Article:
Just a day went by and the sectarian terrorists struck again — this time in Quetta. An Al Quds rally in a busy thoroughfare of the city was targeted on Friday by a suicide bomber and till last reports the English television channel Express 24/7 was quoting 41 dead and over 100 injured. The rally is organised every year by the local Shia community to express solidarity with the Palestinians. Following the incident, the usual happened: ministers and clerics began parroting the line that this could not be the work of Muslims and that religion did not allow anyone to kill another Muslim (and this circular fallacy is in fact used to assert that the attackers must be either financed by RAW and/or Mossad). In fact, it may be fair to say that this kind of response to such a tragedy is perhaps as disturbing and worrisome as the act itself because it tells us that even in this time of crisis and when we as a nation are under attack, we are still unable to see that the threat comes very much from within us.
Regrettably, this view — that outsiders have something to do with these attacks or that the attackers cannot be Muslims — is perpetuated in large part by sections of the media and this plays right into the hands of the terrorists. In fact, this perpetuation is so prevalent in society in general that one sometimes wonders whether there is some real sympathy for the terrorists among ordinary Pakistanis. And then when one begins to see the latent dislike or hatred if you will of America among many Pakistanis — for the right or wrong reasons — things begin to make sense. Even the attack on an Ahmadi place of worship in Mardan, also on Friday, which killed two worshippers, can be ‘rationalised’ under this paradigm because the people being targeted are deemed ‘kafirs’ and hence ‘wajibul qatl’. This is exactly how the sectarian outfits such as Lashkar-e-Jhangvi or Sipah-e-Sahaba justify the murder of Shias in this country, and unless we stand up to it and challenge their hegemony the terrorists will not even begin to be defeated.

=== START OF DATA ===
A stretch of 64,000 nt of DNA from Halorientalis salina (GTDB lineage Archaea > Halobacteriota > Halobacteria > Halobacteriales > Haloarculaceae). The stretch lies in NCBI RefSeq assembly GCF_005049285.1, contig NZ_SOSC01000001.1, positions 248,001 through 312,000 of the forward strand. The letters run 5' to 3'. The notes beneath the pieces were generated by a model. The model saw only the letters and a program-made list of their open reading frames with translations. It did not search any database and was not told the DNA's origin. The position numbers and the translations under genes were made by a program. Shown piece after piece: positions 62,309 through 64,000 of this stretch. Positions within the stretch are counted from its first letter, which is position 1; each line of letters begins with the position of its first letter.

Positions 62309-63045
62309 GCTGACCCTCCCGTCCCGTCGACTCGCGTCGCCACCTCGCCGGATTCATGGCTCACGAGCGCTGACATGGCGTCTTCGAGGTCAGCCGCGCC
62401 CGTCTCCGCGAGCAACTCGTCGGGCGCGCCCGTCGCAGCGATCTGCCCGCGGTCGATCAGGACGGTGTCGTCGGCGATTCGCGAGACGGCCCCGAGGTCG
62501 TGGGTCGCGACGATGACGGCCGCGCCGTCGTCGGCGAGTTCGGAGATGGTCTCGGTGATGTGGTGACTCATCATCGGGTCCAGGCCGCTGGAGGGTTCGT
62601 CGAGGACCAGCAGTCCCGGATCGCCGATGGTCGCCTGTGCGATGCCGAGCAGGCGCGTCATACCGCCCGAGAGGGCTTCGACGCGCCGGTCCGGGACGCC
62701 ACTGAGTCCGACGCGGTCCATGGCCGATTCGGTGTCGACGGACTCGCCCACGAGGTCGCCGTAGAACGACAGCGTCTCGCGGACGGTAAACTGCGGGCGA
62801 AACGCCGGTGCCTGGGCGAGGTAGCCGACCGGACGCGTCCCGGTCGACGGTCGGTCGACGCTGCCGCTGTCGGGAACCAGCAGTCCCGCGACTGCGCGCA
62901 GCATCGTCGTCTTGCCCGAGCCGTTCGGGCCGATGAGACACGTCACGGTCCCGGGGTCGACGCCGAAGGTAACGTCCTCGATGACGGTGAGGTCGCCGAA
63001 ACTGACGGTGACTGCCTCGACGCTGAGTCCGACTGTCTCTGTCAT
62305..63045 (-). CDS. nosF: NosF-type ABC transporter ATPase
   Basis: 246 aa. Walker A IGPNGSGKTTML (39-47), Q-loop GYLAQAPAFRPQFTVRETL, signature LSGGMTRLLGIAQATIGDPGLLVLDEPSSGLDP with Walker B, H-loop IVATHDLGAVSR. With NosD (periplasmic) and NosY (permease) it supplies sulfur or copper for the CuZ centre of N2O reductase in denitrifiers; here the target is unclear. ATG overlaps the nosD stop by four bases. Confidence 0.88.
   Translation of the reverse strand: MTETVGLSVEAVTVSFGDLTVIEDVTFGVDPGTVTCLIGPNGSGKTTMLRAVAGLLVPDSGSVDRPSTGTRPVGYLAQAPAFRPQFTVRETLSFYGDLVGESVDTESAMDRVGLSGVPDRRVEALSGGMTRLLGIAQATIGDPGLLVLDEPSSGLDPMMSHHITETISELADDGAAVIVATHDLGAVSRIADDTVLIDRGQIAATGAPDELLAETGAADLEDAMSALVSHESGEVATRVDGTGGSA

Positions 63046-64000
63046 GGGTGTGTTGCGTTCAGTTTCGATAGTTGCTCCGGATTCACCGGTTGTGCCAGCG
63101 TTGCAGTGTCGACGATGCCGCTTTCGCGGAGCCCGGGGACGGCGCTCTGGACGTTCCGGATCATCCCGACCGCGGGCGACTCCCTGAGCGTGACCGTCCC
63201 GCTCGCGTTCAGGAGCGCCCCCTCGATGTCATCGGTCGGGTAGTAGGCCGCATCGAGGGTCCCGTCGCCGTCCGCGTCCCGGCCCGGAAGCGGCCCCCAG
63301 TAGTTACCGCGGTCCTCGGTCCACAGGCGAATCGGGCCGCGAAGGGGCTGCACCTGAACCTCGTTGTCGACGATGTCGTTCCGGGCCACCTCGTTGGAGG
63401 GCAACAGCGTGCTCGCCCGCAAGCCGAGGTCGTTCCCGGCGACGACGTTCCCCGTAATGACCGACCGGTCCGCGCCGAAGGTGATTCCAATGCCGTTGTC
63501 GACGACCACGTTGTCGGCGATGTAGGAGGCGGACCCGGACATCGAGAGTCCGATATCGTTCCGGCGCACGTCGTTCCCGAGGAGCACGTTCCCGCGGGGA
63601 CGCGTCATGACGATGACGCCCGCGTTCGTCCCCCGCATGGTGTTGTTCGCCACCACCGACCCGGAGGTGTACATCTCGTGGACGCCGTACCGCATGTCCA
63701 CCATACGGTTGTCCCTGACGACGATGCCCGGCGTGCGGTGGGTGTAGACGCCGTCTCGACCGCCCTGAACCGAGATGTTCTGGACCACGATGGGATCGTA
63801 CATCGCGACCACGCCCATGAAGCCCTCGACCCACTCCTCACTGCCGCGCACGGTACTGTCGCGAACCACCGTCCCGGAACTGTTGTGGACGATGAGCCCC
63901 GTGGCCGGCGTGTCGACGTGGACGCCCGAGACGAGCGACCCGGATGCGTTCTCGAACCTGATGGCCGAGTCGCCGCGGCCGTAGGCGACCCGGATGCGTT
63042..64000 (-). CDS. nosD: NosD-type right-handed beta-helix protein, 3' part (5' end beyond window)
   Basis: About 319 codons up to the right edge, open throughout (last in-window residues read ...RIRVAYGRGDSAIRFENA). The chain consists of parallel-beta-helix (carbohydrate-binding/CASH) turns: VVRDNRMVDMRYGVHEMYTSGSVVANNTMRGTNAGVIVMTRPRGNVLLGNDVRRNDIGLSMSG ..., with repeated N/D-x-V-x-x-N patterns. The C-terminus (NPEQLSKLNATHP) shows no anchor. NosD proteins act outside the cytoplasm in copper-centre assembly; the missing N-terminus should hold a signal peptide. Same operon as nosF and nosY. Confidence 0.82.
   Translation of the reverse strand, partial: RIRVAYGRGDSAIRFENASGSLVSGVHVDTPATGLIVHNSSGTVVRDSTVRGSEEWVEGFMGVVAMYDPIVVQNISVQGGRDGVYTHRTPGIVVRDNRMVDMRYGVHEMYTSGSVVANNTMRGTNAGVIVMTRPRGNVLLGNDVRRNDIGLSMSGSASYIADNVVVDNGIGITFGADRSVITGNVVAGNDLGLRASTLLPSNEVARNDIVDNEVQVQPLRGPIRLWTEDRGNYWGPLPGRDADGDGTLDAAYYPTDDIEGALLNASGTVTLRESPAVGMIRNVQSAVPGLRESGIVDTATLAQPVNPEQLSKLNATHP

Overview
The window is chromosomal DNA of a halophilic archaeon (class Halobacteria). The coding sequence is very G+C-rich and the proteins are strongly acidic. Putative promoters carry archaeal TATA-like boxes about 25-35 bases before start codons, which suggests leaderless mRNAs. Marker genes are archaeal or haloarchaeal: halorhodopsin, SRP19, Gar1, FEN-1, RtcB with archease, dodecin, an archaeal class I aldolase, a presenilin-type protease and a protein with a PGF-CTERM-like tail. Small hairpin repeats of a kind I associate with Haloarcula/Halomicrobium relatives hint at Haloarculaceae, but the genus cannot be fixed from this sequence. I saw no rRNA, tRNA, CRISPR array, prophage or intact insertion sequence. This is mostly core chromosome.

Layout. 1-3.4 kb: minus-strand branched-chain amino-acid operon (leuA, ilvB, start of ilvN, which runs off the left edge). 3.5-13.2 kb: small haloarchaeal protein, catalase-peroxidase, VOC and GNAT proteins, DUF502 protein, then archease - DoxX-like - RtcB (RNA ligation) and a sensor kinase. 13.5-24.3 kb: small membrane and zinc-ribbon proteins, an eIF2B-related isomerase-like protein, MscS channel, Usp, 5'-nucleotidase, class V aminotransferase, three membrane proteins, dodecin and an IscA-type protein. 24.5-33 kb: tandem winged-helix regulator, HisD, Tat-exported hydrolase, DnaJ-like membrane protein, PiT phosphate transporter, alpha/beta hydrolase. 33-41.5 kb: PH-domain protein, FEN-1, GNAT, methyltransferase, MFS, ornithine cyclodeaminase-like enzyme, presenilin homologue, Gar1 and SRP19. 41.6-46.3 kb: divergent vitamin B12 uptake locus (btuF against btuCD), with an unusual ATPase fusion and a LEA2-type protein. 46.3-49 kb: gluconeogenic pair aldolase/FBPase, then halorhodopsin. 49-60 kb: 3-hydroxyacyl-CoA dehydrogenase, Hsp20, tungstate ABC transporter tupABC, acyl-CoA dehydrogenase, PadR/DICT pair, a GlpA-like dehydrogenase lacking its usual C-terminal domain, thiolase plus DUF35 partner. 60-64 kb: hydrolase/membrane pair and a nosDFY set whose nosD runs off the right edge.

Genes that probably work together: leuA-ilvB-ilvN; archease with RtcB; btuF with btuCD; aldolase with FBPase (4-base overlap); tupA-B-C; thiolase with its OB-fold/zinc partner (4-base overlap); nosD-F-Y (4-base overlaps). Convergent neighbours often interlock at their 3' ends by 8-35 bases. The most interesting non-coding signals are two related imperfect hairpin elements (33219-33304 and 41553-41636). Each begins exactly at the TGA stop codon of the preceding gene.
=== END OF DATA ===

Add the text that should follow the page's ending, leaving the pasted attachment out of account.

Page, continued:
Published in The Express Tribune, September 4th, 2010.